Other interesting observations were a merlin at the Lapinski-Kitze Prairie just north of Goose Pond, a sora rail that Mark flushed along the Manthe wetlands to the east of the pond, and a flock of eight turkeys adjacent to Hopkins Road with two gobblers in full display.  There are few trees in our area and are always surprised to see turkeys.

Goose Pond is in two atlas blocks and you see the species and totals on  https://ebird.org/atlaswi/view/checklist/S55707690 https://ebird.org/atlaswi/view/checklist/S55706285

On a sad note, there was a dead gray squirrel on Goose Pond Road between the ponds.  In the past 40 years there have been less than 10 squirrels observed at Goose Pond, not surprising due to the lack of trees.

We hope you will visit Goose Pond in May to view the wetlands and enjoy the birds.  And consider participating in the Great Wisconsin Birdathon by forming and team and going birding or supporting one of the many teams raising funds for bird conservation.  Half of the funds that our “Reckless Wrens” team raises goes to Madison Audubon.

This is the final year to participate in the Breeding Bird Atlas. You can contact Mark and Sue, Columbia County Coordinators, at goosep@madisonaudubon.org to participate. No experience is necessary. In Columbia County we will be going out in teams to survey atlas blocks or search for priority species such as families of screech owls. The highlight this spring so far was finding at least six red-shouldered hawk nests!

Written by Mark Martin, Goose Pond Sanctuary resident co-manager and Graham Steinhauer, Land Steward

Cover photo by Arlene Koziol

Sandhill Crane

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Sandhill crane pair in calling in unison at Goose Pond. Photo by Arlene Koziol

Sandhill crane pair in calling in unison at Goose Pond. Photo by Arlene Koziol

One of my favorite birds is the sandhill crane. Their appearance, ecology, resilience, and their signal of spring all appeal to me. They also brought my wife, Sue, and I together. What’s not to love?

Sandhill numbers have had changed dramatically in the past 175 years. Kumlin and Hollister, early ornithologists in southeast Wisconsin, believed that sandhills were an “abundant and common migrant” around the 1850’s.

Sam Robbins wrote in Wisconsin Birdlife (published in 1991) that people thought that crane numbers greatly declined around the early 1900’s due to hunting, and wetland drainage for agricultural development.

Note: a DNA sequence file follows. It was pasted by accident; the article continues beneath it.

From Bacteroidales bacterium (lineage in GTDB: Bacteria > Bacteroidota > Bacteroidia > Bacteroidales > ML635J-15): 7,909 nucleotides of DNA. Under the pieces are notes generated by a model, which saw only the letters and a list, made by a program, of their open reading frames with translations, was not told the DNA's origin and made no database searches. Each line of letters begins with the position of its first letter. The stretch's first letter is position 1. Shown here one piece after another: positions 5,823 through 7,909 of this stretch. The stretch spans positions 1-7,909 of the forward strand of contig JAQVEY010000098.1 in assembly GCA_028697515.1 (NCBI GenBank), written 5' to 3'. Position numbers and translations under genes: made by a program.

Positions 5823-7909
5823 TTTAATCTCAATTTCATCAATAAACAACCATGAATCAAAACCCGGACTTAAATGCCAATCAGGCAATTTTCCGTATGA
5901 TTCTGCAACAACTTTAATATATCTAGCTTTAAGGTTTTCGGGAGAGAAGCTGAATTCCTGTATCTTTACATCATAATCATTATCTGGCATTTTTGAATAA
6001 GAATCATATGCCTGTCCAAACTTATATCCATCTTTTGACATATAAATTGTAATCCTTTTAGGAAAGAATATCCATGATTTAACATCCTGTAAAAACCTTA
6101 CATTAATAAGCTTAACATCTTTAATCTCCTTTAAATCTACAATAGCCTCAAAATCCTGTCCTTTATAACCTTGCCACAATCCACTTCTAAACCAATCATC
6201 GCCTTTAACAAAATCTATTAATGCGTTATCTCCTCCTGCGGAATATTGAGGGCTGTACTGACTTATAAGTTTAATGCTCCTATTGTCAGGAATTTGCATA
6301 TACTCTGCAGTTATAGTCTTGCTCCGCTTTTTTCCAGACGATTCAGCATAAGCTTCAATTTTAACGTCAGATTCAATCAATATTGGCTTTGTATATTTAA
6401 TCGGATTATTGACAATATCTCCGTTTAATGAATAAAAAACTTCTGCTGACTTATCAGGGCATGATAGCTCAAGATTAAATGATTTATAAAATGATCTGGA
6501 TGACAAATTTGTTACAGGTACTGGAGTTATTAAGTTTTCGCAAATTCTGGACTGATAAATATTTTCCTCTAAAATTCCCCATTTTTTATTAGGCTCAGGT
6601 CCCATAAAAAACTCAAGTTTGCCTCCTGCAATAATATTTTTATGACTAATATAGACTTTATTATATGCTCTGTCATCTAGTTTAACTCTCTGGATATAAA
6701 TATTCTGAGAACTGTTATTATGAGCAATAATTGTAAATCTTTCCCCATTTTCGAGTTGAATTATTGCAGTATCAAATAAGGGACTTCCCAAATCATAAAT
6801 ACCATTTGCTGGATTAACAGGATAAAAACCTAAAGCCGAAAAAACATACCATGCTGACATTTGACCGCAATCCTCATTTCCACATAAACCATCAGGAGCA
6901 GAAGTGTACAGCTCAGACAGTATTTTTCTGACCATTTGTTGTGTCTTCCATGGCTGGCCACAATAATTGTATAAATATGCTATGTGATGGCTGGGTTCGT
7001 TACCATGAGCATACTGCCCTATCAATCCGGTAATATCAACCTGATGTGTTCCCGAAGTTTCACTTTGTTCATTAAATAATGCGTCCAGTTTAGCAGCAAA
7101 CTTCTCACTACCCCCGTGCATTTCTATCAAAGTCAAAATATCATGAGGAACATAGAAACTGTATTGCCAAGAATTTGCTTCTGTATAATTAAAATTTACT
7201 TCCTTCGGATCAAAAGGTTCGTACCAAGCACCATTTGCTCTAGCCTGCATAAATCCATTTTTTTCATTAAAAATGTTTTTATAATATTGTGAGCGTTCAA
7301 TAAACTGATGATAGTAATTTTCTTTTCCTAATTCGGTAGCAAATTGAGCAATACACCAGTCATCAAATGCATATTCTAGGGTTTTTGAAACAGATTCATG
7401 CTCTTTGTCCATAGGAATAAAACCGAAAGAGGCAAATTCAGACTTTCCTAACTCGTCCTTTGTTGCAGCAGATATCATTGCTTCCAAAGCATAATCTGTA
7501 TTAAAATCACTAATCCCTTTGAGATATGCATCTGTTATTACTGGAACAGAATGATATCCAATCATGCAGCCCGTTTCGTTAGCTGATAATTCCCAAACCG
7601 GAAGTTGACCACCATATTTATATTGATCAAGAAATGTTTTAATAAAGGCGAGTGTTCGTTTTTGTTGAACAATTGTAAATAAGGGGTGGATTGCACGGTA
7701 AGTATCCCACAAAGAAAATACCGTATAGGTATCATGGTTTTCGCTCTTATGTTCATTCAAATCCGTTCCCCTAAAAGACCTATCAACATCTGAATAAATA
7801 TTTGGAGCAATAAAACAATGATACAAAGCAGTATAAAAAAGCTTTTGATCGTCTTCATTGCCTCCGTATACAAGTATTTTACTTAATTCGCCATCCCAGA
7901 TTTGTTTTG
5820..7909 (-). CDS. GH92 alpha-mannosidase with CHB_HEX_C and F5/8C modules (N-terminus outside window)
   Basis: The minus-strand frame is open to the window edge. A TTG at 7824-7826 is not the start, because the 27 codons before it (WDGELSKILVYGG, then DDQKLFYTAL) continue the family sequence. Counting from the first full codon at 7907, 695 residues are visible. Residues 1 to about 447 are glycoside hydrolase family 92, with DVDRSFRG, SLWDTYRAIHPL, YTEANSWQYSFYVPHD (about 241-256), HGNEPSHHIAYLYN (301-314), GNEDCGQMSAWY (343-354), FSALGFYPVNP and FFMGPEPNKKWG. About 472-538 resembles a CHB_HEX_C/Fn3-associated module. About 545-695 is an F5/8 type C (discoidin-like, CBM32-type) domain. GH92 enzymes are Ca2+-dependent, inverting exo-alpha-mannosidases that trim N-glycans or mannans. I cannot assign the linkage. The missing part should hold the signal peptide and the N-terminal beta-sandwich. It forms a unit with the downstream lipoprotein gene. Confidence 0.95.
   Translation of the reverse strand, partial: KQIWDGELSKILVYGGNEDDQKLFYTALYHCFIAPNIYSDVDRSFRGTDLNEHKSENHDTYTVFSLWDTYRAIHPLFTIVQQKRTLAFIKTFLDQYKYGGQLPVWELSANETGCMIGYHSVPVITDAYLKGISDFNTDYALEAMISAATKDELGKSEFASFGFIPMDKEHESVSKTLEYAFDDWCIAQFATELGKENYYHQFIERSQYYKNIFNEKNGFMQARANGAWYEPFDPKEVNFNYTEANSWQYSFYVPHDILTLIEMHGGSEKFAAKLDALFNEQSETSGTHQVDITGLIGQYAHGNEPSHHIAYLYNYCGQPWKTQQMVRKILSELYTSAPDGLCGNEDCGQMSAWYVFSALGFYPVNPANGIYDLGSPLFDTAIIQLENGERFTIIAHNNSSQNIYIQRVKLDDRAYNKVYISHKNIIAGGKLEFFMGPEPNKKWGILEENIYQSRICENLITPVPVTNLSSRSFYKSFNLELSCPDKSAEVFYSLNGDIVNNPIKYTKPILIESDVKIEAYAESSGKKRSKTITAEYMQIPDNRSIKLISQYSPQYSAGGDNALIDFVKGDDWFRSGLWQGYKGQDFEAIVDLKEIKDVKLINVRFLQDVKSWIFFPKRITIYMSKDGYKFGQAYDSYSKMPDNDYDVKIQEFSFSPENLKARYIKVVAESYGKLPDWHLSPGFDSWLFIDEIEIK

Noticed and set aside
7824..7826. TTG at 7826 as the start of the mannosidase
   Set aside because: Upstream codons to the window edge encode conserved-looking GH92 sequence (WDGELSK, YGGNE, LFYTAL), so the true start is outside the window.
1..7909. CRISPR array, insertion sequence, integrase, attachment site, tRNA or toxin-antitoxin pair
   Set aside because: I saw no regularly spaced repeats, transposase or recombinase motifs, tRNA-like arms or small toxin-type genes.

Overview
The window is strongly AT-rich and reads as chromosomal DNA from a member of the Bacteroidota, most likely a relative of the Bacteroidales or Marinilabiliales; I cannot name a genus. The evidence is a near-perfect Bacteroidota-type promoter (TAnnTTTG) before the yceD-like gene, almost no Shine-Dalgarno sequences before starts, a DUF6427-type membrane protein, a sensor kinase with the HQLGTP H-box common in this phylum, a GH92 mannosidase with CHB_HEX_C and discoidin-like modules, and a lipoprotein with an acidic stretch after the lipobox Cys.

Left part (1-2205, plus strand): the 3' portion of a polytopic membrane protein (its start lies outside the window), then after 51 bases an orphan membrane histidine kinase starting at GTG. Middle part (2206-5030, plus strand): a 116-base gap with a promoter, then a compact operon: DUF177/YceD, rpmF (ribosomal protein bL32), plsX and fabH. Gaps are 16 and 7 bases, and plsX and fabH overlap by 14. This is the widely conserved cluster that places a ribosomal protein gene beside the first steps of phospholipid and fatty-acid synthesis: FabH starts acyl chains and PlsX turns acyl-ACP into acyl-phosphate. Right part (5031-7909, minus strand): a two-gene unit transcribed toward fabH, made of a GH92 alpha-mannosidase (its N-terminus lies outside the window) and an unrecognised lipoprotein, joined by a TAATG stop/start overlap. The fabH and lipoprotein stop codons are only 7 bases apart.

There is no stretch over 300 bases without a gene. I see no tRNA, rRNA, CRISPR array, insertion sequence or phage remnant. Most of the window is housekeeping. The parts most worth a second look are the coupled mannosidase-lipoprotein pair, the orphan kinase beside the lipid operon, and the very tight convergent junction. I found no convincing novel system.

In the mid 1930’s the state wide population was estimated at around 25 pairs mostly in west central Wisconsin. Aldo Leopold thought that sandhill cranes would disappear from Wisconsin and penned “A Marshland Elegy” in the 1940’s to mourn that idea.

Students at UW Stevens Point began studying cranes in the 1970’s. Ernie Gluesing conducted an aerial census and estimated the state population at 850 in 1973. He also studied crane territories and reported that territories averaged 339 acres.

In the 1970’s I enjoyed fall visits to the area around Muir Park in Marquette county where several hundred sandhill cranes staged and fed in the surrounding area. The Fish and Wildlife Service acquired the large wetland complex adjacent to Muir Park for the cranes. At that time cranes were still uncommon in Dane and Jefferson counties.

In the mid 1970’s the International Crane Foundation began their annual sandhill crane count that now covers parts of six states.

I fondly remember attending a February 21, 1978 meeting at Piason’s restaurant to discuss the Dane County crane count. My friend Dorothy Haines was there and brought along her friend Sue Foote. I apparently made a memorable impression on Sue when I ordered milk with my pizza. (You might know the rest of that story: we dated, married, immediately moved to Goose Pond Sanctuary to take over as resident managers, and have been there ever since!) Ron Sauey, co-founder of the International Crane Foundation, joined us and later that evening, according to my diary, gave an “excellent talk on Siberian cranes” at the monthly Audubon meeting.

Two sandhill cranes in flight. Photo by Arlene Koziol

Two sandhill cranes in flight. Photo by Arlene Koziol

Sam Robbins wrote sandhill cranes were that cranes were an uncommon migrant and uncommon summer resident. Sam also mentioned crane researcher found nests with eggs as early as April 22 and that most cranes left Wisconsin in October following the start of the waterfowl hunting season.

Crane numbers and biology have changed much since the 1970’s. The first Breeding Bird Atlas (1990’s) found cranes incubating by March 22. Cranes also nest on small wetlands and appear to have smaller territories. Cranes do not leave Wisconsin when waterfowl hunting season begins. Thousands of cranes stage at Crex Meadows in Burnett County and along the Wisconsin River in Sauk County by the Leopold Shack and Foundation, and do not usually leave until November.

Sandhill crane building a nest at Goose Pond, April 8, 2019. Photo by Arlene Koziol

Sandhill crane building a nest at Goose Pond, April 8, 2019. Photo by Arlene Koziol

Crane numbers have also greatly increased in Columbia County. In 1995, Sue and I recorded the first sandhill crane nest at Goose Pond and continue to participated in the annual crane count. This year, I counted at Goose Pond on April 13. I was excited to be up before dawn and wondered what I would find with record amount of water. It did not take long to hear and see cranes and ended up finding three pairs and two individuals. Usually there are a pair of cranes on the west pond and a pair on the east pond.

Goose Pond was alive with birds. I counted 37 species of birds by 7:30 a.m. and ended the day finding five more species. Highlights that day included 16 species of ducks, a flock of 25 white-fronted geese, two horned grebes, large numbers of American coots, and a pair of northern harriers with the male in courtship display. At dusk I was treated to seeing a short-eared owl hunting about 50 yards east of the house.

Sandhill cranes on the nest. Photo by Arlene Koziol

Sandhill cranes on the nest. Photo by Arlene Koziol

There are two pairs nesting on the west pond with 40 yards of Prairie Lane and Goose Pond Road and probably a pair in the Manthe wetlands on the east pond. Sue and I hope you can visit this summer and enjoy these fascinating birds along with the other wetand and grassland birds.

Written by Mark Martin, Goose Pond Sanctuary resident co-manager